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Pen-Fi (FPs, RBs, BPs, etc...) [56k Warning] - Page 119

post #1771 of 2557
Quote:
Originally Posted by Audius View Post

The rotring is on sale at massdrop.com for $36 or something like that, I believe.

Edit : $29.67 + $2 shipping usa

It retails on amazon UK for $31 + free shipping.


Edited by Tangster - 3/20/13 at 5:57am
post #1772 of 2557
Show and tell.

This is a pen I turned on my lathe a couple of years back. It's a Jr. Statesman with rhodium and black titanium. The pen itself is a gemstone leopard jasper.



post #1773 of 2557

^ Very nice! Intereseting materials for sure. Isn't it too heavy?

Is that a rollerball or a ballpoint?

 

Since I began to use fountain pens, I really refuse to use ballpoints if I can.

post #1774 of 2557
Quote:
Originally Posted by attika89 View Post

^ Very nice! Intereseting materials for sure. Isn't it too heavy?
Is that a rollerball or a ballpoint?

Since I began to use fountain pens, I really refuse to use ballpoints if I can.

It is definitely heavier than your average pen but it's got a nice weight to it, not too heavy, just enough to know you have a quality instrument in your hands :-) It is a rollerball, not a ballpoint.

Here's two more I have with me at work. Pardon the crappy pictures taken with a cell phone. I used to have a lot more but sold them all :-)



post #1775 of 2557

I too, have been swept away. If not in a hurry, I'll take the extra to retrieve one of my Pilot Metal Falcons... biggrin.gif 

post #1776 of 2557
Quote:
Originally Posted by attika89 View Post
Since I began to use fountain pens, I really refuse to use ballpoints if I can.

+1. Is that the older 14k nib 149 in your avatar? I have the new version and quite like it, but there are always the purists who insist that 14k gold is the best material for a nib because it is less likely to be sprung than higher gold content materials.

post #1777 of 2557
Quote:
Originally Posted by Tsujigiri View Post

Quote:
Originally Posted by attika89 View Post
Since I began to use fountain pens, I really refuse to use ballpoints if I can.

+1. Is that the older 14k nib 149 in your avatar? I have the new version and quite like it, but there are always the purists who insist that 14k gold is the best material for a nib because it is less likely to be sprung than higher gold content materials.

 

+2

post #1778 of 2557

Figured this is a more appropriate place to post my most recent attempt at almost passable calligraphy. I really need some decent paper. 80gsm photocopy paper and cheapass notepaper isn't really helping.

 

 

post #1779 of 2557
Quote:
Originally Posted by Tangster View Post

Figured this is a more appropriate place to post my most recent attempt at almost passable calligraphy. I really need some decent paper. 80gsm photocopy paper and cheapass notepaper isn't really helping.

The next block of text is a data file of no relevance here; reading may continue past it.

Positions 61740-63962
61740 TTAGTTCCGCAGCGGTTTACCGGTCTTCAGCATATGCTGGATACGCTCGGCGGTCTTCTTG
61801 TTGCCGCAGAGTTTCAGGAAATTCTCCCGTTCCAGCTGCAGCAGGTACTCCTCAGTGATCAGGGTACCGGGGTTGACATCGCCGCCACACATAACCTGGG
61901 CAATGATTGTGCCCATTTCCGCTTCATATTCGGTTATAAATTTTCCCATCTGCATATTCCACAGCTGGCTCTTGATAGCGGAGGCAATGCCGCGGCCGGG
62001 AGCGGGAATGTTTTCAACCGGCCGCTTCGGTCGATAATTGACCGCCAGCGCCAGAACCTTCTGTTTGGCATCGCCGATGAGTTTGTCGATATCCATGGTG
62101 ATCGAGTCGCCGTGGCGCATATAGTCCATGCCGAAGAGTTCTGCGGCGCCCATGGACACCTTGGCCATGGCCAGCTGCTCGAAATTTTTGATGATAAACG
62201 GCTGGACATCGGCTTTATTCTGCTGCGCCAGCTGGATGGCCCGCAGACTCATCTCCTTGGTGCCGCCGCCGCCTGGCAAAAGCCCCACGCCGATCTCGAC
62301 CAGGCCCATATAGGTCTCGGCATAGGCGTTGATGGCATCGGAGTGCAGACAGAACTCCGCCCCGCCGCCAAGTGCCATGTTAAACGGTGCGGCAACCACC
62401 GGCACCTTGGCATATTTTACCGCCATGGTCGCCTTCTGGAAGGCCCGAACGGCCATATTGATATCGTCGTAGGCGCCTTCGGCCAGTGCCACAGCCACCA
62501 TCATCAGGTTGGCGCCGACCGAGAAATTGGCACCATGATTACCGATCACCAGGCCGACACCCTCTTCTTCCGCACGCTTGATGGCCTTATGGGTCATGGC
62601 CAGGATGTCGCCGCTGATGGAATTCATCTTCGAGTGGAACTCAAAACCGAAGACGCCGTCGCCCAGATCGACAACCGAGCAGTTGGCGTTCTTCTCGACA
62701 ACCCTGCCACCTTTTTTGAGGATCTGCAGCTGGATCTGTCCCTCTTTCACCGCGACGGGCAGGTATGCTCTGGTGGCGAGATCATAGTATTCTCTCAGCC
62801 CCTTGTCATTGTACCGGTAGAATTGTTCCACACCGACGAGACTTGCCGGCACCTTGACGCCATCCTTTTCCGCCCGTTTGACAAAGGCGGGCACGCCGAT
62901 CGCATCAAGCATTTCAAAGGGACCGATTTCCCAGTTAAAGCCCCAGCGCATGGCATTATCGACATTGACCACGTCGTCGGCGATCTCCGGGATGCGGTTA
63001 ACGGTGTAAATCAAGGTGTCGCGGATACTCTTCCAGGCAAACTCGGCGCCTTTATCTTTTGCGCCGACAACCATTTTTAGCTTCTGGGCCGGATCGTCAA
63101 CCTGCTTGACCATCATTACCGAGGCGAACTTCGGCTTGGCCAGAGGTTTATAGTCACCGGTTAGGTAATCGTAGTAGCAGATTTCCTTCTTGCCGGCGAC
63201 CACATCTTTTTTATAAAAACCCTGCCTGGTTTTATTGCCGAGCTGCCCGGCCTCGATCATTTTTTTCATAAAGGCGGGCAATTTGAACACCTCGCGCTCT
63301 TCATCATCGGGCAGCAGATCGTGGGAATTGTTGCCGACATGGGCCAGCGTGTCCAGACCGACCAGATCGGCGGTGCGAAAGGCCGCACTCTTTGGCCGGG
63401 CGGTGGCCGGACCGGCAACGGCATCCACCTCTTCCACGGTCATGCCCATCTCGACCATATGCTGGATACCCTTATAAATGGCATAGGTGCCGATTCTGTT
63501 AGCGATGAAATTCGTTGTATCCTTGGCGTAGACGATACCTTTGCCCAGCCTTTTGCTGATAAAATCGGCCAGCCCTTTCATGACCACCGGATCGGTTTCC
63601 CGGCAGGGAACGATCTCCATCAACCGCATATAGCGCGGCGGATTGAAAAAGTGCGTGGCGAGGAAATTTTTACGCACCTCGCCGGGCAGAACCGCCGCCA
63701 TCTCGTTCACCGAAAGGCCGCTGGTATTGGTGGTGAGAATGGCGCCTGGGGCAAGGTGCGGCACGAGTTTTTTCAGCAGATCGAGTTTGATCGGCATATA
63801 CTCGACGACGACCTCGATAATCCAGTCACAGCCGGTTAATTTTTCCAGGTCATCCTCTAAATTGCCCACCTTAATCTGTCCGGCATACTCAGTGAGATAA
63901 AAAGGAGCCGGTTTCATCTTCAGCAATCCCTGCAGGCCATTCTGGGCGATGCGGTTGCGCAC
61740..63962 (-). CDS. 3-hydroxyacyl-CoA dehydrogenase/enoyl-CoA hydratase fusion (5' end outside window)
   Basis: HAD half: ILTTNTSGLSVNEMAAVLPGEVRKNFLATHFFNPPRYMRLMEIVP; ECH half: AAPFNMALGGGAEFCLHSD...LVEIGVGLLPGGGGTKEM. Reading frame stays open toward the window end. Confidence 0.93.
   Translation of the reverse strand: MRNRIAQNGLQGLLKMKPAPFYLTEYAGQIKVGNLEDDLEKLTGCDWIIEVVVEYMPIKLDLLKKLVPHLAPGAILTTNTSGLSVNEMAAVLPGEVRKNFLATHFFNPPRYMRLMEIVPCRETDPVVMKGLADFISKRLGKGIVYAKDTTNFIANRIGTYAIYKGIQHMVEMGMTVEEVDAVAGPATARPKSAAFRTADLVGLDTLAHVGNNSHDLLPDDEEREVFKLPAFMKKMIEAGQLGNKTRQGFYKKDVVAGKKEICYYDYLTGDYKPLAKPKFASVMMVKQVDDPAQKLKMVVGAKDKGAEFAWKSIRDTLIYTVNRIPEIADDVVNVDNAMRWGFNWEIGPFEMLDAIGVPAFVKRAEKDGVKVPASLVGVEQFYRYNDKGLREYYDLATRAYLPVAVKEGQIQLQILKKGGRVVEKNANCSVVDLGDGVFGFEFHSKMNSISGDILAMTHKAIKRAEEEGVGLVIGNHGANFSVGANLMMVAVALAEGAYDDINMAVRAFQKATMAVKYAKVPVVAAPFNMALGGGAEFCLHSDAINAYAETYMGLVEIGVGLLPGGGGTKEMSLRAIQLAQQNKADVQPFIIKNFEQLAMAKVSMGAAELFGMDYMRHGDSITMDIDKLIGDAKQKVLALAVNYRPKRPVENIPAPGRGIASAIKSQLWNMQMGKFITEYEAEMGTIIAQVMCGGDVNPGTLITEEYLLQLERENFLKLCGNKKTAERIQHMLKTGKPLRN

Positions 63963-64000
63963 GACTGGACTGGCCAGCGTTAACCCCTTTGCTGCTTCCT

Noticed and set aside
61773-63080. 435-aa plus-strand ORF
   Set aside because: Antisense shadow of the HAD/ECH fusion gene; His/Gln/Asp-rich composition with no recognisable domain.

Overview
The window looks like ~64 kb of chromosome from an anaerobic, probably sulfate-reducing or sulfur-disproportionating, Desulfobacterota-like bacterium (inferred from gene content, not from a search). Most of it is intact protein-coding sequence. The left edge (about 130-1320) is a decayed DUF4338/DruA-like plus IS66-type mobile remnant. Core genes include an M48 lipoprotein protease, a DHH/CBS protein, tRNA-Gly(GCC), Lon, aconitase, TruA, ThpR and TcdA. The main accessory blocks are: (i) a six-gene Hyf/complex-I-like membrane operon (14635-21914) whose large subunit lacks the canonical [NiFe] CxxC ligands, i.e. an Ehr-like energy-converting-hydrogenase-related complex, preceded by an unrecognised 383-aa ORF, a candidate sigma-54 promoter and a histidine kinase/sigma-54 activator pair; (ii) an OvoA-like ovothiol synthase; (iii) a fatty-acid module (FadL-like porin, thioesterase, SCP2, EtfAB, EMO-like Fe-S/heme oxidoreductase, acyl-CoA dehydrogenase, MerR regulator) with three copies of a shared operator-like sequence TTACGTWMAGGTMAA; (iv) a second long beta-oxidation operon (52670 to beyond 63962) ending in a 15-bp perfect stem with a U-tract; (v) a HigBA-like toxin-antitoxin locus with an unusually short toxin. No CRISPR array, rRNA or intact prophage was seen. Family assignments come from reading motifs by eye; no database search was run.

Very nice, I would never hope to even get close to that level. On the paper side, Rhodia notepads are one sale at the moment at Ryman for buy 2 get 1 half price. They very nice for my note jotting, but not sure about calligraphy. Worth a try if there is a store at your area.

post #1780 of 2557
What pads should I get for drawing with a fountain pen? Also, for Calligraphy?
post #1781 of 2557
Quote:
Originally Posted by gopanthersgo1 View Post

What pads should I get for drawing with a fountain pen? Also, for Calligraphy?


You know that you need a special pen for calligraphy, right? A normal fountain pen won't allow you to letter. You can get an italic tipped pen to do gothic and italic scripts like above, or a copperplate nib to do flexible, cursive style calligraphy. The copperplate version is considerably more difficult and takes more skill to do than the italic type of calligraphy. You can get fountain pens with italic nibs, but if you really want to get serious, you'll want to use a dip pen (these have sharper corners for more precision, but require you to dip the pen into an inkwell every few strokes). The dip pens are ideal for copperplate as well. Good news is that dip pens are much cheaper than fountain pens.

post #1782 of 2557
Quote:
Originally Posted by Tsujigiri View Post

+1. Is that the older 14k nib 149 in your avatar? I have the new version and quite like it, but there are always the purists who insist that 14k gold is the best material for a nib because it is less likely to be sprung than higher gold content materials.


It's a 146 with a 14k B nib. I would say that I prefer 14k gold because it has some springiness and can rovide some line variation.

post #1783 of 2557

Actually you can make an 18k nib just as springy, it's just not advisable to do so because the nib is more likely to be damaged from bending. How do you like the bold nib? I find that the nibs on the bigger Montblancs tend to run very wide; a 146 B must be a firehose.

post #1784 of 2557

^ Yes it is very wet!  It can bring out some nice shading from my inks. I really like it, but I might send it to a nibmeister for a stub grind.

post #1785 of 2557
Quote:
Originally Posted by Tsujigiri View Post


You know that you need a special pen for calligraphy, right? A normal fountain pen won't allow you to letter. You can get an italic tipped pen to do gothic and italic scripts like above, or a copperplate nib to do flexible, cursive style calligraphy. The copperplate version is considerably more difficult and takes more skill to do than the italic type of calligraphy. You can get fountain pens with italic nibs, but if you really want to get serious, you'll want to use a dip pen (these have sharper corners for more precision, but require you to dip the pen into an inkwell every few strokes). The dip pens are ideal for copperplate as well. Good news is that dip pens are much cheaper than fountain pens.
So any pen recs?
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